Notes: Abstract Vasoactive intestinal polypeptide (VIP) and substance P (SP) immunoreactivity are reduced in the cutaneous nerves of diabetic patients with peripheral neuropathy. The functional significance of this finding was studied by measuring the forearm sweat response to intradermal methacholine and the effect of coadministration of VIP and SP in six normal subjects, and in six diabetic patients with neuropathy and eight without. Flare responses to the two peptides were also measured. Methacholine-induced sweat output was significantly greater in neuropathic patients compared with the other groups (p 〈 0.05), suggesting upper limb denervation supersensitivity. VIP and SP alone did not evoke sweating in any subject. Injection of VIP or SP reduced methacholine-induced sweating to a similar degree in all groups, except that the reduction was smaller in the nonneuropathic group than in the others (p = 0.028 versus normal subjects, p = 0.014 versus neuropathic diabetic patients). Flare responses to the peptides were markedly reduced in the neuropathic patients compared with the other groups (p 〈 0.01). In neuropathic patients, increased sweat responses and decreased flare coexist with diminished neurophysiological measurements; cutaneous sweating and flare responses provide valuable additional information to conventional methods of neurological assessment in diabetic neuropathy.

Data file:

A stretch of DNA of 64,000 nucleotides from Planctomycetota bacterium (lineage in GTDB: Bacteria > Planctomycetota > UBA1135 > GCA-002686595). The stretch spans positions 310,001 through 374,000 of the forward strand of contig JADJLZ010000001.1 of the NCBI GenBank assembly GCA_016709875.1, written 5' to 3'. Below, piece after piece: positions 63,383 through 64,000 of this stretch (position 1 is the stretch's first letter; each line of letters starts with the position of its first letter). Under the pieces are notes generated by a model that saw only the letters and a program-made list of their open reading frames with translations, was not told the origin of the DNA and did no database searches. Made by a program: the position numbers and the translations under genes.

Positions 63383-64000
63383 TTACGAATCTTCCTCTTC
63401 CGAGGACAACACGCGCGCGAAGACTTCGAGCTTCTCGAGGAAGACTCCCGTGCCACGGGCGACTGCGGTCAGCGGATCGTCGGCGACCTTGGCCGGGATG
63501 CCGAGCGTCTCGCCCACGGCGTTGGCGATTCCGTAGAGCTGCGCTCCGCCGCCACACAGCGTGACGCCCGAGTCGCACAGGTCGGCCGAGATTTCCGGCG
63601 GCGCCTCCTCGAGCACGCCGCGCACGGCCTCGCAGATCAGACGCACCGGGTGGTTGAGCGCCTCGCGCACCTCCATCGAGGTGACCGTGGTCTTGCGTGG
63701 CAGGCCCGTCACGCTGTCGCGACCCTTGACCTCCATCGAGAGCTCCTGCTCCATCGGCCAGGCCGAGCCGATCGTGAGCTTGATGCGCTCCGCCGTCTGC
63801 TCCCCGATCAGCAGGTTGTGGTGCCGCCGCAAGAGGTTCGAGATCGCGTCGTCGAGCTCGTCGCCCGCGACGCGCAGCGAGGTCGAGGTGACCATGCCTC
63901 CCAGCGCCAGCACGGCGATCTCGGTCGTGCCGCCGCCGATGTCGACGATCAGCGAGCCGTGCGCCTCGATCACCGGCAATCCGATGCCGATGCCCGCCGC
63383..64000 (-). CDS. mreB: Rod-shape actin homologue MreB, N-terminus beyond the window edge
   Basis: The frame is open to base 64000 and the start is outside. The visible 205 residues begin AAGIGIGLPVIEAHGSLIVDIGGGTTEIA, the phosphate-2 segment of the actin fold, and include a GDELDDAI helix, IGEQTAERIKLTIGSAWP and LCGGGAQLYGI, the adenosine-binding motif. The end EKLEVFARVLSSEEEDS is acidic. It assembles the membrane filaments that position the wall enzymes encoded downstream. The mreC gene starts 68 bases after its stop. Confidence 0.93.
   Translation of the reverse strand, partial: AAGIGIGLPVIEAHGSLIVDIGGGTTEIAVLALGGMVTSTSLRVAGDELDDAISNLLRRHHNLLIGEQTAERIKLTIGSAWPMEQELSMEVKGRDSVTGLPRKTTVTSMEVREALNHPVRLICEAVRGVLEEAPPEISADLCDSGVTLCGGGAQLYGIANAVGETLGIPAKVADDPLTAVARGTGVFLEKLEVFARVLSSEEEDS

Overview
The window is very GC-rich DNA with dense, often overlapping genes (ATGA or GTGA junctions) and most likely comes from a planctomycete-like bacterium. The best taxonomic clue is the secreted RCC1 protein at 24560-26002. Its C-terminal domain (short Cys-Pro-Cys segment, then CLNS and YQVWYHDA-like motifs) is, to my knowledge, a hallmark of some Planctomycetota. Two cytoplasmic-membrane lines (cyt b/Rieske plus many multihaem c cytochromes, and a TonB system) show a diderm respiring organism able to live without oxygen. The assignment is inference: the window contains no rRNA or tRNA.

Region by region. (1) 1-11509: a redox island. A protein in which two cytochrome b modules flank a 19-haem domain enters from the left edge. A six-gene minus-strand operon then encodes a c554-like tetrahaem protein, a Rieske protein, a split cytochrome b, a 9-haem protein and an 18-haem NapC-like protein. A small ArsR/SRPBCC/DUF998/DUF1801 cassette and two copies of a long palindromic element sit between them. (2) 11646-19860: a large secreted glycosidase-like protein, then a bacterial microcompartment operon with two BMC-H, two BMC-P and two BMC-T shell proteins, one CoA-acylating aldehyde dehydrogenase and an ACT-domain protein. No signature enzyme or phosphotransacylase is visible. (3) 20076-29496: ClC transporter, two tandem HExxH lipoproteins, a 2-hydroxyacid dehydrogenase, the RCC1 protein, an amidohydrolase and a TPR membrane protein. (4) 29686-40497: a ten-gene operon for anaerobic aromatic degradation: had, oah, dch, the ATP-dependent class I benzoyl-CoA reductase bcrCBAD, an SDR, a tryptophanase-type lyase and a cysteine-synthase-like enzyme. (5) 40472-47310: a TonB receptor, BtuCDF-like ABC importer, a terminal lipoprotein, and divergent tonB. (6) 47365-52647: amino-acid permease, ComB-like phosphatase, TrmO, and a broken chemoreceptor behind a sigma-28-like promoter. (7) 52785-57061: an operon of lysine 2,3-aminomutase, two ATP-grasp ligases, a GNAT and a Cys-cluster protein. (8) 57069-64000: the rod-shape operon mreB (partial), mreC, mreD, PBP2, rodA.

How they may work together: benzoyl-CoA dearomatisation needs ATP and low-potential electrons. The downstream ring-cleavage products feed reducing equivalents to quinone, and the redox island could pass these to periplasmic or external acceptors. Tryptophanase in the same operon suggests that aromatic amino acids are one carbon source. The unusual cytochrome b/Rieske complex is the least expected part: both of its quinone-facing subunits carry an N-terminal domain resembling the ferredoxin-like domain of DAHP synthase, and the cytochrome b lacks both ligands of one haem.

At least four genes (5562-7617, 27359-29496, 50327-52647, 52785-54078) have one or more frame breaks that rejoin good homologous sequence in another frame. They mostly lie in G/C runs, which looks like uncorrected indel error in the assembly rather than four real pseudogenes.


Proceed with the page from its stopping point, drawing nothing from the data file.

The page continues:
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  • 5
    Electronic Resource
    Electronic Resource
    Oxford : Blackwell Science Ltd
    Anaesthesia 55 (2000), S. 0 
    ISSN: 1365-2044
    Source: Blackwell Publishing Journal Backfiles 1879-2005
    Topics: Medicine
    Type of Medium: Electronic Resource
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  • 6
    Electronic Resource
    Electronic Resource
    Oxford, UK : Blackwell Science Ltd
    Anaesthesia 60 (2005), S. 0 
    ISSN: 1365-2044
    Source: Blackwell Publishing Journal Backfiles 1879-2005
    Topics: Medicine
    Type of Medium: Electronic Resource
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  • 7
    Electronic Resource
    Electronic Resource
    Oxford, UK : Blackwell Science Ltd
    Anaesthesia 59 (2004), S. 0 
    ISSN: 1365-2044
    Source: Blackwell Publishing Journal Backfiles 1879-2005
    Topics: Medicine
    Type of Medium: Electronic Resource
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  • 8
    Electronic Resource
    Electronic Resource
    Oxford : Blackwell Science Ltd